Gift ideas for the thru-hiker or the section-hiker… or just anyone who loves hiking the long-distance trail that stretches from Maine to Georgia.
We’ve created original designs featuring the famous “White Blaze” of the Appalachian Trail, plus “Elevation” and “Forest” designs.
These designs on are shirts, sweatshirts, mugs, water bottles, bumper stickers, mugs, ornaments, playing cards, magnets and more.
They can even be customized by adding text – add a name or year to the back of a shirt or ornament to remember your hike!
Visit the Appalachian Trail section of our store to see them all.
Appalachian Trail Books
There are many great books about the Appalachian Trail, here are a few of our faves:
For a funny, quick read about Bill Bryson’s attempt at hiking the AT, check out the popular A Walk in the Woods: Rediscovering America on the Appalachian Trail.
For another take on what it’s like to hike the Appalachian Trail – barefoot! – try The Barefoot Sisters Southbound.
Learn about the first solo female thru-hiker in Grandma Gatewood’s Walk.
There’s also a cool coffee table book called The Appalachian Trail: Celebrating America’s Hiking Trail with more than 300 spectacular photos, as well as unpublished historical photos, documents, and maps from the Appalachian Trail Conservancy archives.
Another entry in the very interesting “Images of America” series, Along the Appalachian Trail, focuses on the trail through NJ, NY, and CT. Chock full of historical photos.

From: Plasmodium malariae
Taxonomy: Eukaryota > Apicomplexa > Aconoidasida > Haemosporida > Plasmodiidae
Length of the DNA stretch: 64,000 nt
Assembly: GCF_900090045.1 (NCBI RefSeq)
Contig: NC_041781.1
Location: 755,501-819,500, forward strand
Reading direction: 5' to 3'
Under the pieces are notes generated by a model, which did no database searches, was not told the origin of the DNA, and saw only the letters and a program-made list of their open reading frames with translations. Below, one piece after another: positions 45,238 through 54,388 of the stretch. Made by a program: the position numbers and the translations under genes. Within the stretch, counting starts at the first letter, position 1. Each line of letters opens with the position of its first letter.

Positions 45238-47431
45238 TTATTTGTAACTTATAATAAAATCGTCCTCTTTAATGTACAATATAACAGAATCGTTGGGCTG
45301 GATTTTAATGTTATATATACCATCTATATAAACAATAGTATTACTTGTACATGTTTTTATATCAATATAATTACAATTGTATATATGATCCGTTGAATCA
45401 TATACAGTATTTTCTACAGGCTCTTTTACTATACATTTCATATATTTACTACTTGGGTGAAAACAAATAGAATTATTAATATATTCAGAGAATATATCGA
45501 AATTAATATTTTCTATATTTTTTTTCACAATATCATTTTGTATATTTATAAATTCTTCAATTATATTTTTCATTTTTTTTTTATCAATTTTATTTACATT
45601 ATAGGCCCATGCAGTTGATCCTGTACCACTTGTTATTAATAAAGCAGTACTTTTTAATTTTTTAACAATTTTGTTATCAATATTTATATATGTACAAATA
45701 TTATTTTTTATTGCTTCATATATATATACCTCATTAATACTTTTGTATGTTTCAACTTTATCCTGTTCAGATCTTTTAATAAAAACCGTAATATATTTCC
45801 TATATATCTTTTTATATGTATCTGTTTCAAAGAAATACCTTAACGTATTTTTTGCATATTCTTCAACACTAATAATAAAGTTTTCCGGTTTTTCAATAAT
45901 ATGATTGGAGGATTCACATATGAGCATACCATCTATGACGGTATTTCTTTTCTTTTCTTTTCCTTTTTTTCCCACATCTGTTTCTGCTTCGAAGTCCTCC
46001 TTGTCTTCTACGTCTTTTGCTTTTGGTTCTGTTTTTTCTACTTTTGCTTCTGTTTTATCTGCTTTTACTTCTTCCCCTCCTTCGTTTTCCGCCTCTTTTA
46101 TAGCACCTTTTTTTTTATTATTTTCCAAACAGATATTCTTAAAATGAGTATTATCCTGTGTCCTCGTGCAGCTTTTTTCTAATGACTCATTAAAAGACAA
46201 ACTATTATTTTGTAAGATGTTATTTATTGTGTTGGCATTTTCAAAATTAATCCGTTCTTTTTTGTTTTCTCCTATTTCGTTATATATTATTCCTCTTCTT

A Walk for Sunshine: A 2,160 Mile Expedition for Charity on the Appalachian Trail is Jeff Alt’s inspirational story about hiking the Appalachian Trail in dedication to his brother who has cerebral palsy.
His adventure inspired an annual fundraiser which has raised over $500,000 for Sunshine, the home where his brother lives.
For a fictional account of a race that takes place on the A.T., check out The Great Appalachian Trail Race by Charles Ricciardi.
Follow the three main contestants – a former track star once sidelined by injury, an egotistical athlete, and a runner looking to win for her non-profit – as they compete against each other to be the first to reach Mt. Katahdin.
Ready to hit the trail yourself?
Check out Appalachian Trials to prepare mentally for a thru-hike.
Be sure to pick up the Appalachian Trail Data Book which distills information from guidebooks into a lightweight table of distances between shelters, road-crossings, and landmarks.
Section hikers might want to check out the “Exploring the Appalachian Trail” series that groups hike info into regions: